Two remarkable films about Jewish history and culture

Two remarkable films about Jewish history and culture
Still image from The Ancient Law

Coming up in January the Cinema Arts Centre will be holding two events geared towards the Jewish community and Jewish history.

On Jan. 6 the Cinema Arts Centre will be holding a special screening the academy award winning film Anne Frank Remembered featuring Gillian Walnes Perry, the author of “The Legacy of Anne Frank”

On Jan. 30, the Cinema Arts Centre will be holding a special screening of an early 1923 Jewish silent film, The Ancient Law. The screening with feature a live original score by violinist Alicia Svigalis, one of the founders of the Klezmatics, and acclaimed silent film pianist Donald Sosin.

$11 Members | $16 Public
Sunday, January 6 Bagels 10 AM, Film 11 AM
Discussion with Special Guest, Gillian Walnes Perry, MBE, author of The Legacy of Anne Frank

Join author Gillian Walnes Perry for this special Sunday Schmooze, with a timely screening of the groundbreaking, Academy Award-winning documentary she commissioned, providing the first comprehensive portrait of the charming and free-spirited Anne Frank – perhaps the world’s most famous Holocaust victim and gifted diarist.

“Anne Frank Remembered” is a groundbreaking documentary inspired partly by the discovery of the only brief film footage of Anne Frank that exists.

Featuring the voices of Glenn Close and Kenneth Branagh, this Academy Award-winning film combines photographs and previously undiscovered family letters, rare archival footage, along with insightful and moving interviews with people who knew the Franks best – most notably Miep Gies, who risked her own life to help shelter them.

The film is particularly compelling today, given the rise of the far right and the alarming resurgence of anti-Semitism worldwide. (USA, UK, Netherlands, 1995, 117 Mins., NR, English | Dir. Jon Blair)

In The Legacy of Anne Frank, Gillian Walnes Perry describes how education about Anne Frank has helped shape the lives of young people in some of the most violent and turbulent regions of the world over the past 30 years – as well as such global icons as Nelson Mandela and Audrey Hepburn – breaking down barriers of prejudice and suspicion. She relates the story as an insider who worked closely with the subject matter for over 26 years and has had the privilege of spending time with many people who knew Anne and Otto Frank personally.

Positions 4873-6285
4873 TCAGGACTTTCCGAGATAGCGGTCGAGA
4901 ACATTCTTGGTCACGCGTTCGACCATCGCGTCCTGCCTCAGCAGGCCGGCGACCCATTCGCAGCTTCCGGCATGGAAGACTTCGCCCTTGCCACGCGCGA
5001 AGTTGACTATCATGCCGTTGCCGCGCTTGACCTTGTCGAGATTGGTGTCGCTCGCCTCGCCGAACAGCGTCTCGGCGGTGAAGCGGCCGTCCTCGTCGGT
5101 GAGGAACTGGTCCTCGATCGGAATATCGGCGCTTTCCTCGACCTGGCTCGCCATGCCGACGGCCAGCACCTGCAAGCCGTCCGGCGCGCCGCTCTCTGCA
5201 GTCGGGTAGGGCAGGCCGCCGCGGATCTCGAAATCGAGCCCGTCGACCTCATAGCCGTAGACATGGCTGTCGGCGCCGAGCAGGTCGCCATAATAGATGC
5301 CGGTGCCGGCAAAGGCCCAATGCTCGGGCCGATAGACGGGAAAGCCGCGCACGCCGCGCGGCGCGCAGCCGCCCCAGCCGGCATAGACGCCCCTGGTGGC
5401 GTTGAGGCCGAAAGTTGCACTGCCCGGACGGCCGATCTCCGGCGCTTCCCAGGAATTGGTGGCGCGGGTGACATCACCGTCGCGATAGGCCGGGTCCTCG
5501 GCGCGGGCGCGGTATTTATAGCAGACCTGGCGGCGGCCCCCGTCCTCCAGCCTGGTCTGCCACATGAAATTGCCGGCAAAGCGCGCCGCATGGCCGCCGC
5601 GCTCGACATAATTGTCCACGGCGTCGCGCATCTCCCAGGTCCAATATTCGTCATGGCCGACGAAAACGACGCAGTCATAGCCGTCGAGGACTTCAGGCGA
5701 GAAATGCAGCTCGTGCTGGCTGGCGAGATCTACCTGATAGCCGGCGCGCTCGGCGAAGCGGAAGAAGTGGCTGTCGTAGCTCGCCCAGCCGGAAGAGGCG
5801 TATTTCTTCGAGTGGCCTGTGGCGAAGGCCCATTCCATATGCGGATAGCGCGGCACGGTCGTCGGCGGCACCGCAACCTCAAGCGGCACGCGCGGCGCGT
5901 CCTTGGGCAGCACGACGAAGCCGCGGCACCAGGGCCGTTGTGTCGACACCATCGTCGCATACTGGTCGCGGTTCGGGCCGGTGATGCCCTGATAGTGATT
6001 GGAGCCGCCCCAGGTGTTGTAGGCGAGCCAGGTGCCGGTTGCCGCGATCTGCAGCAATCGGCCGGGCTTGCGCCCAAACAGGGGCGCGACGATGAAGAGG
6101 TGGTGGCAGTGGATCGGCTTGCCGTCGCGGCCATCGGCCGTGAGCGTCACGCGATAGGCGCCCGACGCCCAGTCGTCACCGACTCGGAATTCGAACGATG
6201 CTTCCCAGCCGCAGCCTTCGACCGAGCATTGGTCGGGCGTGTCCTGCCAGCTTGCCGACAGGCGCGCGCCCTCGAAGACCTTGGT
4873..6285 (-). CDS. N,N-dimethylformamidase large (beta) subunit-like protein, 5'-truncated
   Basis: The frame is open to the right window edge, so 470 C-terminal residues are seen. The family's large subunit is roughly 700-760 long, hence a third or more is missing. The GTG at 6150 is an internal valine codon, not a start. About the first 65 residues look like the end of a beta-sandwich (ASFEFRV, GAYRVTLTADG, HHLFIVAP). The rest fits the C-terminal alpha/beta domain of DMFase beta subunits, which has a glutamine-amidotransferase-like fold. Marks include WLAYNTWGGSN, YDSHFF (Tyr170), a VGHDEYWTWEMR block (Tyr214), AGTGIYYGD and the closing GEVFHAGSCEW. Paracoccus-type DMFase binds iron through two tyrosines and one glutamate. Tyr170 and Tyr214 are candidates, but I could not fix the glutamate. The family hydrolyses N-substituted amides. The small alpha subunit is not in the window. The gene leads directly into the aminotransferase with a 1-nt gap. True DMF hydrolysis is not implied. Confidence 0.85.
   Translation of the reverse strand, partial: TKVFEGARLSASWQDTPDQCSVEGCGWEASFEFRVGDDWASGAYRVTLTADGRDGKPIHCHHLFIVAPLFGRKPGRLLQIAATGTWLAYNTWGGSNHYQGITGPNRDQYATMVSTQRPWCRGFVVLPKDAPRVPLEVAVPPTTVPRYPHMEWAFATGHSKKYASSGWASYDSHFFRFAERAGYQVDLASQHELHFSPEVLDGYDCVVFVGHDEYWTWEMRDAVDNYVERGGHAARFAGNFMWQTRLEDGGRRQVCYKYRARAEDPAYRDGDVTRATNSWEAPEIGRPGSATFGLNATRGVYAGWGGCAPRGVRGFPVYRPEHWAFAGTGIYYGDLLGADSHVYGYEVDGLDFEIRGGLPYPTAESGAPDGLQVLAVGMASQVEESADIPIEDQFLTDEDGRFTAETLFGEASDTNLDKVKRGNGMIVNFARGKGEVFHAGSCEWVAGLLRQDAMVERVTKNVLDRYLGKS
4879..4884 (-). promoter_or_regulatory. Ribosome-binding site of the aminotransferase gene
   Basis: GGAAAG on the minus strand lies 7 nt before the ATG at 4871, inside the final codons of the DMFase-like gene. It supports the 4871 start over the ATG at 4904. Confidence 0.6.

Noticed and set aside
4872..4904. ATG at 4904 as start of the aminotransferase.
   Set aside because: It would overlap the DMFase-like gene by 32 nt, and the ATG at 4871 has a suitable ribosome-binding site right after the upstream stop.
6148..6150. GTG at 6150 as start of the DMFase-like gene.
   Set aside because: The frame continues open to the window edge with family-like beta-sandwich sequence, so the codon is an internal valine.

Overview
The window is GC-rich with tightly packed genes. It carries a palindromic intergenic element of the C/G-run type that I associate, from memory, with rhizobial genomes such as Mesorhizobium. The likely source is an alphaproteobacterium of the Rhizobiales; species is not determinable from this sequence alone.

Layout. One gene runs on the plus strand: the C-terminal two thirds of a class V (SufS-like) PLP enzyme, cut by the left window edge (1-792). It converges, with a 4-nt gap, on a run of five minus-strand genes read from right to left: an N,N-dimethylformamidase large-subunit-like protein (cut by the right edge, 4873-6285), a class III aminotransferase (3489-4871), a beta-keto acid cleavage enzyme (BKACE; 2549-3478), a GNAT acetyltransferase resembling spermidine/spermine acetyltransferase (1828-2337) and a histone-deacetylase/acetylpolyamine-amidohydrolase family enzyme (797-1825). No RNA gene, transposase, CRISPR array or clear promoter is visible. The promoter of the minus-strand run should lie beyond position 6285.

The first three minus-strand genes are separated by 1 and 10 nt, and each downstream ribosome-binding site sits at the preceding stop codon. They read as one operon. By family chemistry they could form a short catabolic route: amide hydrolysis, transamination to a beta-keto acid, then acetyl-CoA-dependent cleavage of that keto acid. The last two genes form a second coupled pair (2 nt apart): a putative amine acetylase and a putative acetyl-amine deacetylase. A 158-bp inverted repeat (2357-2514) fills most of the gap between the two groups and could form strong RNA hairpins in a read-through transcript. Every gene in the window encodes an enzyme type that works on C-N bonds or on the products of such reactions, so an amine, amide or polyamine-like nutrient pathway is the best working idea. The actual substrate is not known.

Co- Founder of the Anne Frank Trust UK, Gillian Walnes Perry, MBE, was instrumental in the creation of Anne Frank Remembered, and was in attendance when it won the Academy Award in 1996. She has lectured worldwide, from 10 Downing Street and the British Film Institute to the United Nations, and from Hong Kong to South Africa. Among other notables, she worked closely with Audrey Hepburn, one of the AF Trust’s first patrons. In 2010 Gillian was named a Member of the Order of the British Empire by Her Majesty Queen Elizabeth for her educational accomplishments, and was invited to share her insights at the White House with First Lady Michelle Obama’s Director of Policy in April 2016

Wednesday, Jan. 30 at 7:30 p.m.
$11 Members | $16 Public
With live original score by violinist Alicia Svigalis, co-founder of the Klezmatics, and acclaimed silent film pianist Donald Sosin

The Ancient Law is a rarely seen Jewish silent film from Weimar Era Germany that tells the dramatic story of Baruch, a young shtetl Jew and the son of a Rabbi, who leaves his family and community, seeking a secular career as a stage actor.

Set in Galicia in the 1860s, Baruch is a Rabbi’s son from the shtetl who leaves home to become a famous Shakespearean actor and is disowned by his father. Baruch joins a small burlesque troupe and is discovered by an Austrian archduchess who introduces him to the director of the most important Theater in Vienna, the Burgtheater. Baruch receives a contract there and becomes more and more an assimilated Jew. But Baruch continues to long for home and must find a way to reconcile his religious heritage with his love of secular literature.

The film paints a complex portrait of the tension between tradition and modernity. The Ancient Law is considered an important historical German and Jewish cinematic production recreating the introverted world of the Eastern European shtetl, contrasted with Vienna of the 1860s and speaks to Jewish assimilation in Europe in the 1800s.

In one memorable scene, Baruch takes a scissors to his sidelocks—his payos—to cross a symbolic bridge into the secular world. The film also features wonderful scenes depicting shtetl life. (Germany, 1923, 135 mins, NR, Silent with English Intertitles| Dir. E.A DuPont)

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